Media Coverage & Misconceptions
News stories covering financial issues of government cite "rainy day funds" or special "ear marked" funds, loans between government entities, sales of government holdings in, for example, shares of a health care insurance company and the "budget" is often referred to, along with mentions of pension funds investments, but the full accounting of assets of government entities, the "CAFR" is typically not mentioned. "Alternative" media, since the late 1990s, has exposed segments of the public to the subject of the (U.S.) CAFR contributing to the topic being labeled as "conspiracy theory" or "soap box" issue. Reporting on government financial issues can be seen as sensationalized in dealing with alleged excesses in spending. A $10,000 dollar Christmas tree for example, or vague mentions of "many billions" in referring to issues around the pension funds managed by a state. In one recent series of reports, the Kentucky Association of Counties whose spending came under scrutiny by the Lexington Herald-Leader provided some awareness of these types of entities as well as their surpluses and the claimed spending excesses while using money acquired from government fees for products like municipal insurance at premium rates, which build surpluses beyond the needs of the entity. Typical topics of the alternative media may include examples of: government entities financing each other's bond issues; Orange County California's or other divisions of government investments in derivatives; financial deals that are kept from the public to entice businesses to locate in a state, which may include tax incentives in exchange for stock assets in a company. Much of both the mainstream and alternative media coverage of the topic of government financial issues must be considered a factor in public's confidence towards issues of government Accountability.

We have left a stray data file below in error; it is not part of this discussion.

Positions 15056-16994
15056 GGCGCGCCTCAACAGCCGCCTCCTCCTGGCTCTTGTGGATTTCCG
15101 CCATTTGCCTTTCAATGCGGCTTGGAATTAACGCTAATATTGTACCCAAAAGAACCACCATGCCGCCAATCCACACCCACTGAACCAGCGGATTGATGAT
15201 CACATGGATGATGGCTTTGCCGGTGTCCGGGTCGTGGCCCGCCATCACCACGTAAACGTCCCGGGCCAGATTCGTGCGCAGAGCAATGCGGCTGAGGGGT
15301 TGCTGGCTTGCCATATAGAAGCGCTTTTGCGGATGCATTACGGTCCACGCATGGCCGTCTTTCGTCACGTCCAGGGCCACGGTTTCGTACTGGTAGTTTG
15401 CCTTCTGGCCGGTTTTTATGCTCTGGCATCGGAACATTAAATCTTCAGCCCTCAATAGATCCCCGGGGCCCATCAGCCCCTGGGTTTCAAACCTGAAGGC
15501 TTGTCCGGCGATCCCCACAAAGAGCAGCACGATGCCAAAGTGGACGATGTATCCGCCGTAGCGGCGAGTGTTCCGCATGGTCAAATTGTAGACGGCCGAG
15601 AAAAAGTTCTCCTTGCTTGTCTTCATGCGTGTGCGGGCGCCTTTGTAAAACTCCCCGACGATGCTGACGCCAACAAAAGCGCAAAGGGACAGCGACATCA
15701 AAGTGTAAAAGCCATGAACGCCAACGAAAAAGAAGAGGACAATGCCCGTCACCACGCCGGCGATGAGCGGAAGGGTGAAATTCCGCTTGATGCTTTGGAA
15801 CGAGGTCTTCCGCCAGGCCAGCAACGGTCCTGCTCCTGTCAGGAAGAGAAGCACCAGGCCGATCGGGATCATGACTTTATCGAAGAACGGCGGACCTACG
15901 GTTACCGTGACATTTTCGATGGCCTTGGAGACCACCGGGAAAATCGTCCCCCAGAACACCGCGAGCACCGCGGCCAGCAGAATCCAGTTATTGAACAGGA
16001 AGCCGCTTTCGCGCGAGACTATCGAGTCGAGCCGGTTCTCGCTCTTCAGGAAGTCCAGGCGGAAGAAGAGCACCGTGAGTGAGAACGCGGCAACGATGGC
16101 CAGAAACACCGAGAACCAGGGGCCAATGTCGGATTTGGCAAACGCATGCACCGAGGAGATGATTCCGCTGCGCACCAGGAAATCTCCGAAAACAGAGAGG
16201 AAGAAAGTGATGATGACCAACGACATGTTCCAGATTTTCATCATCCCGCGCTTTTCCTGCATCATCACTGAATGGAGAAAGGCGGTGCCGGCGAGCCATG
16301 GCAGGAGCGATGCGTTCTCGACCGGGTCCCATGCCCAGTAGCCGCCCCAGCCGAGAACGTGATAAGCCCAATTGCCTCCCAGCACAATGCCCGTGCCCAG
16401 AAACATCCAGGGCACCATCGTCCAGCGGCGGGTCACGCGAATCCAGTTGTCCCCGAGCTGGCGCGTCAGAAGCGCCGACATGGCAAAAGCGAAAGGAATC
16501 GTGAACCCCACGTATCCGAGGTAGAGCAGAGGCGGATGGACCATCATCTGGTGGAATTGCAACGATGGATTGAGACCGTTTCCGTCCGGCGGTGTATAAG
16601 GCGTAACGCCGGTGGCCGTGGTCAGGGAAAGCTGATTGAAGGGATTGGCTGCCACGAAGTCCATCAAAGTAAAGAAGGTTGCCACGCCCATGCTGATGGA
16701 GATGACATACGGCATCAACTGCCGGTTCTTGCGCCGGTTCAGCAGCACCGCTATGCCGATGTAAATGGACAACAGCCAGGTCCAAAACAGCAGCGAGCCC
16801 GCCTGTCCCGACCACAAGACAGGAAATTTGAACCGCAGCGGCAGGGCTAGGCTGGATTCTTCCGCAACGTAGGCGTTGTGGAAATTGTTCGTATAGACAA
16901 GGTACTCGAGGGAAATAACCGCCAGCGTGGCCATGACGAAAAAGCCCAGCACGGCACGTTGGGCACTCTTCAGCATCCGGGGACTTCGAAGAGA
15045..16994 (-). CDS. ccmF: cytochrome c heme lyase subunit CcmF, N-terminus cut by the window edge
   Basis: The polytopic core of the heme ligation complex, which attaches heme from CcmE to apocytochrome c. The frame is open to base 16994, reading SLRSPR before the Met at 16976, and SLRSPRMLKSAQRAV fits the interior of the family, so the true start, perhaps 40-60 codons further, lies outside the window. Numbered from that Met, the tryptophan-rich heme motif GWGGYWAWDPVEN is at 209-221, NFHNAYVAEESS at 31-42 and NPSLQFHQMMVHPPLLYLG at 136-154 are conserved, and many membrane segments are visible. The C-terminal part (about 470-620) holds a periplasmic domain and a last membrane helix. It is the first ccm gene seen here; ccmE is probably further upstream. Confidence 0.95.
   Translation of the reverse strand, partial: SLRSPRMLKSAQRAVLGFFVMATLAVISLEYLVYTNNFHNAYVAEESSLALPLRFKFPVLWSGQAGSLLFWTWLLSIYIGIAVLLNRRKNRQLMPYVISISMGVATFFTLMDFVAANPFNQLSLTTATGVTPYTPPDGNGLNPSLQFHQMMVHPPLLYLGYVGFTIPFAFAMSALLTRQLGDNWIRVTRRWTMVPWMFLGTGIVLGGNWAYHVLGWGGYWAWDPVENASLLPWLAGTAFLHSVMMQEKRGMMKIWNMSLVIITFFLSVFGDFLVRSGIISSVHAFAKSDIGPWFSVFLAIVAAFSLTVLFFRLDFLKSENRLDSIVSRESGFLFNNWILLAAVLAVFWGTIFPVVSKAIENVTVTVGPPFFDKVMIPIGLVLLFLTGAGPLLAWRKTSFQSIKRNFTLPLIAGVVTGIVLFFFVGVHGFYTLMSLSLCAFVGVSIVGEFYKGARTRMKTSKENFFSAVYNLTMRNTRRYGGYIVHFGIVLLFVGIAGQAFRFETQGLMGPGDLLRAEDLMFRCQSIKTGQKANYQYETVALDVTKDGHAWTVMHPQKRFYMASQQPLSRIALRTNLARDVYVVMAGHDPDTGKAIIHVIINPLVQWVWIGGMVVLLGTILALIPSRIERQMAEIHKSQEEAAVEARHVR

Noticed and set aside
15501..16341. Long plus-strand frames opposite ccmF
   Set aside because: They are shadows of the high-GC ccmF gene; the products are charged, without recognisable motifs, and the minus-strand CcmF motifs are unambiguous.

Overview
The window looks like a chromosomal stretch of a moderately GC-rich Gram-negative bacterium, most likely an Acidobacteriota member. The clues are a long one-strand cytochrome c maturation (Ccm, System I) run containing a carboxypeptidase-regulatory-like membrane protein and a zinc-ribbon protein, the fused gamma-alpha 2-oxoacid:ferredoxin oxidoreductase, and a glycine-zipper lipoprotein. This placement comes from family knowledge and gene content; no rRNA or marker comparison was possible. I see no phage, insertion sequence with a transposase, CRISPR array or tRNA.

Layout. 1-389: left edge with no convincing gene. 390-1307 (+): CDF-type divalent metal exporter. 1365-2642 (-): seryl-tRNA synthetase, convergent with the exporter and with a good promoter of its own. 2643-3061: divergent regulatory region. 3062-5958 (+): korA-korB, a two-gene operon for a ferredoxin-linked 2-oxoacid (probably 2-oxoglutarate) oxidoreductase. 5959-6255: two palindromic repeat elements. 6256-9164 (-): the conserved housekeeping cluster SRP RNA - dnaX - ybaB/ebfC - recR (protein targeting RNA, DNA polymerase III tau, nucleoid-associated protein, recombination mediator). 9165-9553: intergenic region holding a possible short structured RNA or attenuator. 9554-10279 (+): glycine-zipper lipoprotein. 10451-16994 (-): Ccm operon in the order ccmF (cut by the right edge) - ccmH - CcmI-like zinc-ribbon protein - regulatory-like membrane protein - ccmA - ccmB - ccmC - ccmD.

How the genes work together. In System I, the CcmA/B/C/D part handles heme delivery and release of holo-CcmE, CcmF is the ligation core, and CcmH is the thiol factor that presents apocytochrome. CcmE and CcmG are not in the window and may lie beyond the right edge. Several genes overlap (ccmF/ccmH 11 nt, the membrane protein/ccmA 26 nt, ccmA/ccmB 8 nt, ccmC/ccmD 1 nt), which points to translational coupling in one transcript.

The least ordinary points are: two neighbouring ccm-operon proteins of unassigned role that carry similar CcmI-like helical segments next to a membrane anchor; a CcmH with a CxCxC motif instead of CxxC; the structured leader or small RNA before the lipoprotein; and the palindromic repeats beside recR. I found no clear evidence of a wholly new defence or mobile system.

Read more about this topic: Comprehensive Annual Financial Report
Famous quotes containing the word media:
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—John Berger (b. 1926)